Every day, students are faced with issues of social justice, bullying, and unkindness. Help empower them to make change by, in age-appropriate ways, discussing suitable issues with your students. Teach students the language to use when they see something wrong. Have them practice using this language in constructed situations. You can do this during morning meetings, snacks, or just in passing as issues arise (although I recommend teaching it from day one so they are prepared when issues inevitably arise).

Want to learn more? Check out these folx on Instagram!

You can also build books into your day such as Speak Up, Molly Lou Melon (Lovell). After reading, complete this reading response to reflect on the lesson. Another of my favorite books is Sofia Valdez, Future Prez (Beaty). We’ve included discussion questions for the text, which tells the story of Sofia, an active, community-minded kid, taking action to fix Mount Trashmore. After reading, complete this writing and art craftivity!

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Empower Beyond the Books

Another way your students can feel empowered to make change is by making their own yard signs. You can connect this to the text, Sometimes People March (Allen) or We March (Evans), and use the reading reflection sheet. Then, use this template, or poster board to help students select a topic they feel passionate about and create a yard sign to educate or persuade. Then, have them put it up in their yard to make the real-world connection even stronger!

Give students a chance to speak out for something they believe in with the Get Involved in Local Government Home Connection activity. It includes reflection questions for after attending a local government meeting and encourages students to talk at the meeting if there is a problem or issues they think should be brought to the attention of the people with the power to make change.


Activity 6. Service Learning

Not ready for a full-blown immersion into student empowerment yet? Take baby steps! The following are all great options for both at-home and at-school opportunities for service learning.

The Home Connection: Service Learning Choice Board is a great way to reinforce at home the ideas and concepts being taught at school. Students are presented with a bingo-style board containing nine easy-to-complete options from doing yard work for an elderly neighbor to holding a lemonade stand to raise money for the non-profit of their choice!

After reading Maddi’s Fridge (Brandt), hold a food drive with this easy-to-implement activity. With discussion questions for the text and a physical activity for post-reading that helps students donate food to those in need around the world, this is a surefire hit! When the food drive is completed, walk it to the food pantry, take a field trip to drop it off, or have a representative from the food pantry come to collect it and talk to your students to solidify the real-world connection.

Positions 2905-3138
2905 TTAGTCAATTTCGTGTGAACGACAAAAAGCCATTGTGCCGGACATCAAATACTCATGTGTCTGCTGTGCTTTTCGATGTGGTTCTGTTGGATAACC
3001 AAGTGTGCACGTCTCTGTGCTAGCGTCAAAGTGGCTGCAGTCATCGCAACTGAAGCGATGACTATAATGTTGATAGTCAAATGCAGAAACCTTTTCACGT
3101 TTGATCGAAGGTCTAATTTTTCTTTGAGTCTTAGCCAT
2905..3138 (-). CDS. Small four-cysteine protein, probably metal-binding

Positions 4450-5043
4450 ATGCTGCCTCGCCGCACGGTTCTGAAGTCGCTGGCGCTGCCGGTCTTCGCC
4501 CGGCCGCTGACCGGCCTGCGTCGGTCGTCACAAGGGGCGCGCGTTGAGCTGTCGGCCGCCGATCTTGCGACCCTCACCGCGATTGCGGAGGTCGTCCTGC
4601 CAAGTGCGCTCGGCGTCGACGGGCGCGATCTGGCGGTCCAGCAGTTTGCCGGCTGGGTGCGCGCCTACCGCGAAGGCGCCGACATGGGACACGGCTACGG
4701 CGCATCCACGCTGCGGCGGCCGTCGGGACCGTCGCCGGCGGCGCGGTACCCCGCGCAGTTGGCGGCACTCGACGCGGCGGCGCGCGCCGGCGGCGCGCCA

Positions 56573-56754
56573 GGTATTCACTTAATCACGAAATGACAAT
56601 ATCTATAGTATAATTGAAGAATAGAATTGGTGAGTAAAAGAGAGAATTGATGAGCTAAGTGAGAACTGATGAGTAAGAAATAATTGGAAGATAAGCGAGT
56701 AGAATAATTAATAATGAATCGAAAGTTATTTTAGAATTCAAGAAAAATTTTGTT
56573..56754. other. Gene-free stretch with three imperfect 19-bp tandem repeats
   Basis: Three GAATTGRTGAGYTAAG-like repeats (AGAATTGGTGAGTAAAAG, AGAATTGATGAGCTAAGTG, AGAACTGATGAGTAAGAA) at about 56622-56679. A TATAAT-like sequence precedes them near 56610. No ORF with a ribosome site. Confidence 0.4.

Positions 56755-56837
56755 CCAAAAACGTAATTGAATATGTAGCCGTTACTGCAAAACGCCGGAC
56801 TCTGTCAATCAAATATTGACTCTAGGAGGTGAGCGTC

Activity to Empower Students 7. Volunteer

Empower students to make change as a class through volunteering that you do together. As a class, pick a non-profit organization that you can volunteer with or for over the course of the school year. While the options for this can be somewhat limited due to age, there are generally ways you can be involved with the non-profit of your choice.

For example, if students want to help out at the humane society or animal shelter, they aren’t likely to be able to actually go there and care for the pets, but they could make toys, treats, or blankets for the animals or raise money for the shelter to use to purchase needed supplies. Then, try to schedule either a virtual visit or time for a representative of the organization to come speak to your students to enhance the real-world connection so it is a less abstract experience.

If you’re looking to build or enhance a set of texts around the topic of empowering students to make change, in addition to those mentioned above, I also recommend:


Activity 8. Put it All Into Action

So, what’s holding you back from empowering your students to make change and quite possibly fill your classroom with the excited buzzing chatter of students dreaming, planning, researching, discussing, writing, and drawing about real-world problems that they can help solve. Engaged students = quality work because they have a real reason to put their best into it. Engaged students also means fewer behavior problems, which I know we all love!

Don’t let the fear of the unknown hold you back. Don’t let topics intimidate you. Learn alongside your students and know that you will make mistakes. This is a perfect chance to model for your students what to do when they make mistakes. Now, go get started with any of these activities to empower students to make change today.

Written By: Kristin Halverson, NBCT